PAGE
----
Raub Report: Tech Dominance in Austin May Keep San Antonio Steady
December 20, 2018
I sense everyone is getting pretty nervous right now: 1. This has been a really long economic advance. 2. Trump’s election has enhanced and lengthened it. 3. Interest rates are rising, for now. 4. All believe we are in the Late Stable stage of the commercial real estate cycle. 5. I have seen investors putting cash aside for the next “buying opportunity” and not being too eager to jump in, as increased appreciation is suspect. 6. The stock market looks a little crazy right now, jangling everyone’s nerves.
A prominent commercial real estate research company, Green Street Advisors, says that nationally, property appreciation is running about 2% per year, since 2015, so this means properties are just keeping pace with inflation. The rise of interest rates is not going to spur higher growth rates, as it adds to the cost of debt, which composes 50% to 75% of a property’s capital stack. The stand out exceptions to this plodding rate of growth are industrial properties and, … wait for it … manufactured housing parks, which have grown at 11% and 16% respectively over the past year.
The Dallas Federal Reserve Bank says that San Antonio’s economy is remaining mild, and growing below our long term average. The unemployment rate remains very low, at 3.3%, which is a very good thing for those looking for jobs, but causing increasing hardships on small business owners trying to hire good people. This may be one reason that job growth is soft right now – but it is just hard to find qualified people to hire. San Antonio’s labor force only grew at a 0.6% rate, which is just over 6,000 new jobs, while Texas is growing at a rate of 2.9% and the U.S. at 1.7%.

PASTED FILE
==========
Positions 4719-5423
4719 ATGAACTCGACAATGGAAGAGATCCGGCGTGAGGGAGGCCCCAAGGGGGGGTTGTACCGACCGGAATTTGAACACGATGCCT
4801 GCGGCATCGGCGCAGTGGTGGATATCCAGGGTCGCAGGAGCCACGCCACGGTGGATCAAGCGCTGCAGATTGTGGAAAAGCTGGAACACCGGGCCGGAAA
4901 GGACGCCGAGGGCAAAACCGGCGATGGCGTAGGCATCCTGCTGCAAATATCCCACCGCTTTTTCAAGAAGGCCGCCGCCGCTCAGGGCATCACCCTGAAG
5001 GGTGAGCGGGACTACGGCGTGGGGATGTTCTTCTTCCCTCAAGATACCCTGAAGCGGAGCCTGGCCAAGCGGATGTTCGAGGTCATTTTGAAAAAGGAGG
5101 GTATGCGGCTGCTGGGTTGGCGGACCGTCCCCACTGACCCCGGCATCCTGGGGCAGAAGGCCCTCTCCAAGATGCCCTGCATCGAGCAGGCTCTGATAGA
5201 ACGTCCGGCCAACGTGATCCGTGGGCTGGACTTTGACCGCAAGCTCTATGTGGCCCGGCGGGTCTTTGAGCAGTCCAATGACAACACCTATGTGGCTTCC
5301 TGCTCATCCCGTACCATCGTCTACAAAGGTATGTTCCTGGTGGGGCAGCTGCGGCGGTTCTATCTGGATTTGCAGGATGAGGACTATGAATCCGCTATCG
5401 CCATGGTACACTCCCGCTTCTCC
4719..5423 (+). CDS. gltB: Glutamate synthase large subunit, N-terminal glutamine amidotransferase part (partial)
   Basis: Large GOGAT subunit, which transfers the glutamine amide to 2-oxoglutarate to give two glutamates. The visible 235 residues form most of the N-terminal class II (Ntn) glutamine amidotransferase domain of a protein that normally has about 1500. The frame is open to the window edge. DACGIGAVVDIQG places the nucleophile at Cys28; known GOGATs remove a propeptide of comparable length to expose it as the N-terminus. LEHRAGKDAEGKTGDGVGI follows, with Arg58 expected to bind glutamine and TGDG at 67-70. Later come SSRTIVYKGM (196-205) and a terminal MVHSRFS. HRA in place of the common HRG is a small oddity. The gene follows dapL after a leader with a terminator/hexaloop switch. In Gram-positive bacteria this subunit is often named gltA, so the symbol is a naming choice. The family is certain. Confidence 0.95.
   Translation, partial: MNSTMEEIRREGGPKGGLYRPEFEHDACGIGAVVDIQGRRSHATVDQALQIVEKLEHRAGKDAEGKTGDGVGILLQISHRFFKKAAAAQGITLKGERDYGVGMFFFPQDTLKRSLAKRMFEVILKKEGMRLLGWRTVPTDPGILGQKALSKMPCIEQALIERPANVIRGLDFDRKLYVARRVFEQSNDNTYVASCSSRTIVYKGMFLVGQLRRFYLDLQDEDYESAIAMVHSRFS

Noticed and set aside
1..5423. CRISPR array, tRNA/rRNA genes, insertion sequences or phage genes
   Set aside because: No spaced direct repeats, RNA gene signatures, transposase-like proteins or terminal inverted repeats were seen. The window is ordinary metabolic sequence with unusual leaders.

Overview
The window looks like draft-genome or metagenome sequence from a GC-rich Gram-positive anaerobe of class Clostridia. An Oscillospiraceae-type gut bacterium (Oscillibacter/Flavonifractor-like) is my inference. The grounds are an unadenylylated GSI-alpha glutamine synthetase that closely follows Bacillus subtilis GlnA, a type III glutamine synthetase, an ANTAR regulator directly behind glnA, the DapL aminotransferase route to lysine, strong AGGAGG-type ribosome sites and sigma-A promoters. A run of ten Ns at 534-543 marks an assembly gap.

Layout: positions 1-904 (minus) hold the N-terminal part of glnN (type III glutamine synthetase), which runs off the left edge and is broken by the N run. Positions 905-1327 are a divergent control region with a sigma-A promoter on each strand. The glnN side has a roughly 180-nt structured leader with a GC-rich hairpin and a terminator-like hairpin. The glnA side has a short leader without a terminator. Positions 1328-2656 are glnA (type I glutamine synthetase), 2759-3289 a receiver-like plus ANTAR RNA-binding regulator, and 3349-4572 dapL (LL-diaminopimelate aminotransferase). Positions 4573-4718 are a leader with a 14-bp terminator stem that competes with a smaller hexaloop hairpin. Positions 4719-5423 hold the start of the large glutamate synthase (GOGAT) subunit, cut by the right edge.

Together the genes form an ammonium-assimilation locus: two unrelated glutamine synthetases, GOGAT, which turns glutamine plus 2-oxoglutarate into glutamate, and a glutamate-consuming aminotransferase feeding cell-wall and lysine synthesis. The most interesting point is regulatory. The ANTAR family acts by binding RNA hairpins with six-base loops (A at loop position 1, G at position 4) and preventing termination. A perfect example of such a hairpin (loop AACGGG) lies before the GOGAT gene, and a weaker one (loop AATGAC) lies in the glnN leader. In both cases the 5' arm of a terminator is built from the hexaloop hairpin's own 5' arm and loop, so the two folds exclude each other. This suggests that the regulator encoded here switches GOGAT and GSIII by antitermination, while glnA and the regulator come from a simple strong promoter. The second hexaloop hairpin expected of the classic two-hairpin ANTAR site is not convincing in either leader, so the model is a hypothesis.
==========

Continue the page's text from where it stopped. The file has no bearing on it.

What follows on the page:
The good news is that single family home starts are continuing to be strong and reached the highest level since 2007. The important “days on market” indicator remains strong at just over 3 month’s supply, indicating a tight, Seller’s market is still in place. The rising mortgage interest raise have an impact on housing affordability, which will remain an on-going problem. (See reference to manufactured housing above.)
It will be very interesting to see how Apple’s announcement of a new $1-billion campus addition in Austin affects San Antonio. Apple already has a huge presence in Austin and this makes it the largest Apple presence outside California. There are already 6,200 Apple employees in Austin, and this could lead to another 15,000 over time. While no Texas city got the highly sought after Amazon HQ2, this win for Austin is almost as big, and more synergistic. Will anyone thank President Trump for this, since it comes from the 2017 Tax Act and Apple’s commitment to repatriate its $252-billion overseas cash hoard? It will take three years to build the campus, but this tech dominance in Austin can only benefit San Antonio.
I hear about businesses and families leaving Austin to move to San Antonio because of the lower costs and easier business climate. One home builder I know says no one can develop a new project in Austin in less than 2 years because of the crazy city “red-tape.” Unfortunately, our city government sees Austin as a “great model.” Remember the Sick Leave mandate? Austin’s got overturned as unconstitutional; but not yet San Antonio’s ordinance. We’ll see.
So, I see the year ahead as continuing “good” but no acceleration. Steady as she goes.